From the list on historic Coney Island.
Who am I?
I’m the author of five books, the most recent of which is The Strange Case of Dr. Couney: How a Mysterious European Showman Saved Thousands of American Babies. The “doctor” ran infant incubator sideshows for forty years at Coney Island (among other places) where the public would pay to view tiny preemies. Bizarre as it seems, and despite Martin Couney’s many fabrications, he was the rightful father of American neonatology, not only getting rich but also saving thousands of children when the medical establishment couldn’t or wouldn’t do it: Some of his patients are still alive. During my years of research, I needed to immerse myself in the history and culture of America’s trippiest, naughtiest seaside playground, with its amusement parks, freak shows, sideshows, hijinks, and hanky panky. (Sigmund Freud reportedly said that Coney Island was the only thing of interest to him in America). Along with many trips to Coney Island as it is today, including the Coney Island Museum, these were the books that really helped me feel it.
Dawn's book list on historic Coney Island
Discover why each book is one of Dawn's favorite books.
Why did Dawn love this book?
First published in 1957 (and re-issued with a welcome epilogue by historian Michael P. Onorato), the book vividly portrays the storied seaside’s heyday. McCullough was Coney Island royalty: His grandfather was one of its earliest settlers, his uncle was among its greatest showmen, and his dad owned a dozen amusement-park shooting galleries. The family’s love of the place seeps through these pages (a sub-sub title reads “the most rambunctious, scandalous, rapscallion, splendiferous, pugnacious, spectacular, illustrious, prodigious, frolicsome island on earth”—which about sums it up). Particularly moving is the heartbreaking fate of the show animals on the night of a tragic fire in 1911.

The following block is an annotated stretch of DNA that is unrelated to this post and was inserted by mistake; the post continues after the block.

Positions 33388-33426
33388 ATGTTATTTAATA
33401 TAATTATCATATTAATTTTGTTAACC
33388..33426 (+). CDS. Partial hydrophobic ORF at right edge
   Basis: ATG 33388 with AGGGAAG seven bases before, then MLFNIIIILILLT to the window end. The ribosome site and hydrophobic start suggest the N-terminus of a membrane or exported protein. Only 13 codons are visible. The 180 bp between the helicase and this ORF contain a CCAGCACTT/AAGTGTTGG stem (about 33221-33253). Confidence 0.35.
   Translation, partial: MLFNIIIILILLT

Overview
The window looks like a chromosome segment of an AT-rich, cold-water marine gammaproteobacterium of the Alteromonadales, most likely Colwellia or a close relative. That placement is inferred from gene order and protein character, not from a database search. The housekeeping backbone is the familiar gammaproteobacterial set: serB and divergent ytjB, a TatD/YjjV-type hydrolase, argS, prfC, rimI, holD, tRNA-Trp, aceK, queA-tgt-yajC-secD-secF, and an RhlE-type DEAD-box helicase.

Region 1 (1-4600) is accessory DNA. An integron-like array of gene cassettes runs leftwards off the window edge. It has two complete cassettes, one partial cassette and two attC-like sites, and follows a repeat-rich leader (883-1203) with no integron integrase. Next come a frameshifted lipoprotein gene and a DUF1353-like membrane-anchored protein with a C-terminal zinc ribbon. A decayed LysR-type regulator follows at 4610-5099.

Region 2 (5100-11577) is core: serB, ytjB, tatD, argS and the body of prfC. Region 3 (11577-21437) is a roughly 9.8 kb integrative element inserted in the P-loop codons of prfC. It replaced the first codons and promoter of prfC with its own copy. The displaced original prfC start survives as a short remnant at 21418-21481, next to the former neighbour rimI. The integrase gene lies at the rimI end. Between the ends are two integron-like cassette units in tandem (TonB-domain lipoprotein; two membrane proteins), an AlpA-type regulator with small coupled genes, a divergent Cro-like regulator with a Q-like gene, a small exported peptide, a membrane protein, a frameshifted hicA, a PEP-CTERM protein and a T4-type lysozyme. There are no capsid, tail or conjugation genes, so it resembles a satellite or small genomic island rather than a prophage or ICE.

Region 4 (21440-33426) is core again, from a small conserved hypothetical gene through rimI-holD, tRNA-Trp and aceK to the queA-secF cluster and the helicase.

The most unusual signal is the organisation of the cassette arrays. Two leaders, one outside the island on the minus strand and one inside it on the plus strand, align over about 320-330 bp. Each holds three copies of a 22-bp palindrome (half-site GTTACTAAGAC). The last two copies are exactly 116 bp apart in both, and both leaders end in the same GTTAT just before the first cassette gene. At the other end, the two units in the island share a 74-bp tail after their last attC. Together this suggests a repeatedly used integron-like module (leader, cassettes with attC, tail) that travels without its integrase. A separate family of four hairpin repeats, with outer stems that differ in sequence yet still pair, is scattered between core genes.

Good Old Coney Island
Why should I read it?
1 author picked Good Old Coney Island as one of their favorite books, and they share why you should read it.
What is this book about?
Coney Island is more than a national institution: it was probably the most celebrated amusement resort in the world. This book, by a man whose family helped to build the Island's fantastic reputation, presents its lively and nostalgic history. Touched with sentiment, occasionally with acid, it is frank, outspoken, sometimes biting, but always imbued with humor.
This new edition of McCullough's book includes an introduction by Brian J. Cudahy, who has written extensively about New York's waterways and subways, and an epilogue by Michael P. Onorato, a retired history professor whose father managed Coney Island's famed Steeplechase Park from 1928…